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  1. #1
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    Smile Mods for my RH commuter

    Well I've been lurking on here for a while. Just got in to biking about 6 months ago. I started off mountain biking and got a 2002 Specialized Rockhopper for a good deal on craigslist. It is mostly stock other than the front fork (Axis?) with a lockout. Here's the specs http://www.specialized.com/us/en/bc/...2&menuItemId=0

    Anyways, I started commuting to work in May 5 days a week. It's about 4.25 miles one way with a good amount of hills. I was planning to get a commuter and then keep this as my mountain bike, but now I'm thinking I'd rather modify this and get a better mountain bike later on. I have some inverse tread tires with a smooth band down the middle that I got from my LBS that are 26x2.25. They're rated as max PSI of 45 I think but I run them anywhere from 65-75 with no problems. They're pretty decent but I don't really have anything to compare them too...seem pretty big and heavy. I also added a better saddle, some bar ends, a rear rack, nashbar waterproof panniers, lights, seat bag, etc.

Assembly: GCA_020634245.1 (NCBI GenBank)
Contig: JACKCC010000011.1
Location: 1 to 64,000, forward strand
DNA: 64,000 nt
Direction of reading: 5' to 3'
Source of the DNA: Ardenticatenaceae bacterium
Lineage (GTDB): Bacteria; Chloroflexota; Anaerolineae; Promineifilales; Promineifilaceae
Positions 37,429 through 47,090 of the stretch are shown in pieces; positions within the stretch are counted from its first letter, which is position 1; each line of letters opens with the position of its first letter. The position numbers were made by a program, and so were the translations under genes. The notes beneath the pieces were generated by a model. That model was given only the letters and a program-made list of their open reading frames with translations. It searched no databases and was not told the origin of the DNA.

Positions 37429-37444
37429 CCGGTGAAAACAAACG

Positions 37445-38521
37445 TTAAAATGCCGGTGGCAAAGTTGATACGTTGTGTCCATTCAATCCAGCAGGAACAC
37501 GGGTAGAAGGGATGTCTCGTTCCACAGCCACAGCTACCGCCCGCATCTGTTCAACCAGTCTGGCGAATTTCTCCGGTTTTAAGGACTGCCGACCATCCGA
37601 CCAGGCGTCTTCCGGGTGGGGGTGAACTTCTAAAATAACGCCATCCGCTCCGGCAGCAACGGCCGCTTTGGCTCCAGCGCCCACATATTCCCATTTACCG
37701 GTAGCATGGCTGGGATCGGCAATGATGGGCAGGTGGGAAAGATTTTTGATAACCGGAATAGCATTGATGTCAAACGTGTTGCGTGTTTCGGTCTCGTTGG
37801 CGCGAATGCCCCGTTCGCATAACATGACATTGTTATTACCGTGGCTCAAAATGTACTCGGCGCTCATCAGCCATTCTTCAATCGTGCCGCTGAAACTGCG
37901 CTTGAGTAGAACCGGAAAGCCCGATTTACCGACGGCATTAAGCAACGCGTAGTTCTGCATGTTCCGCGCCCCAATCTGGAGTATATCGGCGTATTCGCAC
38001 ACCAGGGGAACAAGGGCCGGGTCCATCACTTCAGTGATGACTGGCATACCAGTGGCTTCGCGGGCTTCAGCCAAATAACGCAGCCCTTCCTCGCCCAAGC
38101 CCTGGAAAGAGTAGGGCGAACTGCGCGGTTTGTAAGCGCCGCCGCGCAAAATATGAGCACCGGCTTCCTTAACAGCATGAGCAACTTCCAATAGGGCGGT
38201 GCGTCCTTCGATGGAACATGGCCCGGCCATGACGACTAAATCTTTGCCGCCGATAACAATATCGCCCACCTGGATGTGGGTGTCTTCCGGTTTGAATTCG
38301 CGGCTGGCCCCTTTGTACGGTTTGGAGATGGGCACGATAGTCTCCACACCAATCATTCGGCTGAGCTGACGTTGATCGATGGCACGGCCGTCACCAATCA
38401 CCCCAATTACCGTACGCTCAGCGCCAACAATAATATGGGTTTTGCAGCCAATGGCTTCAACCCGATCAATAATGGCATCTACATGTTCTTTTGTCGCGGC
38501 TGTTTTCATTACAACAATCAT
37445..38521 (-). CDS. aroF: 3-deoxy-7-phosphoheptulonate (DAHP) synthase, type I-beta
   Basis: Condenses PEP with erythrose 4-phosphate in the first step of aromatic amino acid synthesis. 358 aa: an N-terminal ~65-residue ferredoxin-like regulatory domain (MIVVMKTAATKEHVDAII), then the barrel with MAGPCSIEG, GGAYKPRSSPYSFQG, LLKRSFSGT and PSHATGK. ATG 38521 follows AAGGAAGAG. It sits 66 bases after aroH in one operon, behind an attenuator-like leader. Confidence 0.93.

I've been wanting to get a rigid fork for a while. Like I said my FS has a lockout but there's still some give and I haven't unlocked it in a couple months now so I guess I don't see the point in the extra weight plus I'd like to get some good permanent fenders. I've looked at nashbar forks and also the Kona P2 front fork. The problem is I can't decide what to get and deffinately don't know what to look for as far as keeping the geometry ok. I think my front fork has 80mm of travel if that helps. If I change my fork I could go with the 700c Kona and get new wheels but I'm not sure if they'll fit in the back. It looks like I have about .75" of clearance from my tires to the frame at the closest point. Would there be much advantage to going with 700c wheels/tires or should I just stick with 26" and get some thinner/lighter/faster tires? Wouldn't my 26x2.25 tires be pretty similar in diameter to 700c with smaller tires? It seems like the larger diameter is better for road riding and going to a 26x1.5 or something would be going down in diameter. Thoughts?